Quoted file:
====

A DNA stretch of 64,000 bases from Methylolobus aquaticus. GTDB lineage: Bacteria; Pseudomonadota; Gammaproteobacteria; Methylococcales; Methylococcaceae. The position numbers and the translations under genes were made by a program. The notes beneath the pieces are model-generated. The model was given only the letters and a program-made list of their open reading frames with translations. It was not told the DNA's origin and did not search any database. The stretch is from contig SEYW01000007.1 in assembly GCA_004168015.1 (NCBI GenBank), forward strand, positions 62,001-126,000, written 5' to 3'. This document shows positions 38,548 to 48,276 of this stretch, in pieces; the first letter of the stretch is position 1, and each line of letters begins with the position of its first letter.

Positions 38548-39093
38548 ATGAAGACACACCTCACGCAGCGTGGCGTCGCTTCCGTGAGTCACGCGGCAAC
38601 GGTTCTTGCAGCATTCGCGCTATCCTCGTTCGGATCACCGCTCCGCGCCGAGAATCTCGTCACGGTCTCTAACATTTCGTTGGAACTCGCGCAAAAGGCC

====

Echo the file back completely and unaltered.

A DNA stretch of 64,000 bases from Methylolobus aquaticus. GTDB lineage: Bacteria; Pseudomonadota; Gammaproteobacteria; Methylococcales; Methylococcaceae. The position numbers and the translations under genes were made by a program. The notes beneath the pieces are model-generated. The model was given only the letters and a program-made list of their open reading frames with translations. It was not told the DNA's origin and did not search any database. The stretch is from contig SEYW01000007.1 in assembly GCA_004168015.1 (NCBI GenBank), forward strand, positions 62,001-126,000, written 5' to 3'. This document shows positions 38,548 to 48,276 of this stretch, in pieces; the first letter of the stretch is position 1, and each line of letters begins with the position of its first letter.

Positions 38548-39093
38548 ATGAAGACACACCTCACGCAGCGTGGCGTCGCTTCCGTGAGTCACGCGGCAAC
38601 GGTTCTTGCAGCATTCGCGCTATCCTCGTTCGGATCACCGCTCCGCGCCGAGAATCTCGTCACGGTCTCTAACATTTCGTTGGAACTCGCGCAAAAGGCC